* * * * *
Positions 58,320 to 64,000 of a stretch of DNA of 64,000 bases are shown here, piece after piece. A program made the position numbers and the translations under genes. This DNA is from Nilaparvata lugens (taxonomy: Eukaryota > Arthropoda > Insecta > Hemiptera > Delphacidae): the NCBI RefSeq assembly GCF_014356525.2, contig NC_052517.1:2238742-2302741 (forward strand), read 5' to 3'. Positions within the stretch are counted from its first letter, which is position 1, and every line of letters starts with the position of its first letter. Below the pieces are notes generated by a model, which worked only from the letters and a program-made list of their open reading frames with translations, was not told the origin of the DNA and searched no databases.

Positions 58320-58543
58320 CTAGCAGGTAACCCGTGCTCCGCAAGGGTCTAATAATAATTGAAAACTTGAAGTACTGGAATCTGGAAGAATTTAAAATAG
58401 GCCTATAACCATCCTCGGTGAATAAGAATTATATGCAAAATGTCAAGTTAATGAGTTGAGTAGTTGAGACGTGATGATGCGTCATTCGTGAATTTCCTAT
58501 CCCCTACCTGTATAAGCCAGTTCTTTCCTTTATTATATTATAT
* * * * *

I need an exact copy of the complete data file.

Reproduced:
Positions 58,320 to 64,000 of a stretch of DNA of 64,000 bases are shown here, piece after piece. A program made the position numbers and the translations under genes. This DNA is from Nilaparvata lugens (taxonomy: Eukaryota > Arthropoda > Insecta > Hemiptera > Delphacidae): the NCBI RefSeq assembly GCF_014356525.2, contig NC_052517.1:2238742-2302741 (forward strand), read 5' to 3'. Positions within the stretch are counted from its first letter, which is position 1, and every line of letters starts with the position of its first letter. Below the pieces are notes generated by a model, which worked only from the letters and a program-made list of their open reading frames with translations, was not told the origin of the DNA and searched no databases.

Positions 58320-58543
58320 CTAGCAGGTAACCCGTGCTCCGCAAGGGTCTAATAATAATTGAAAACTTGAAGTACTGGAATCTGGAAGAATTTAAAATAG
58401 GCCTATAACCATCCTCGGTGAATAAGAATTATATGCAAAATGTCAAGTTAATGAGTTGAGTAGTTGAGACGTGATGATGCGTCATTCGTGAATTTCCTAT
58501 CCCCTACCTGTATAAGCCAGTTCTTTCCTTTATTATATTATAT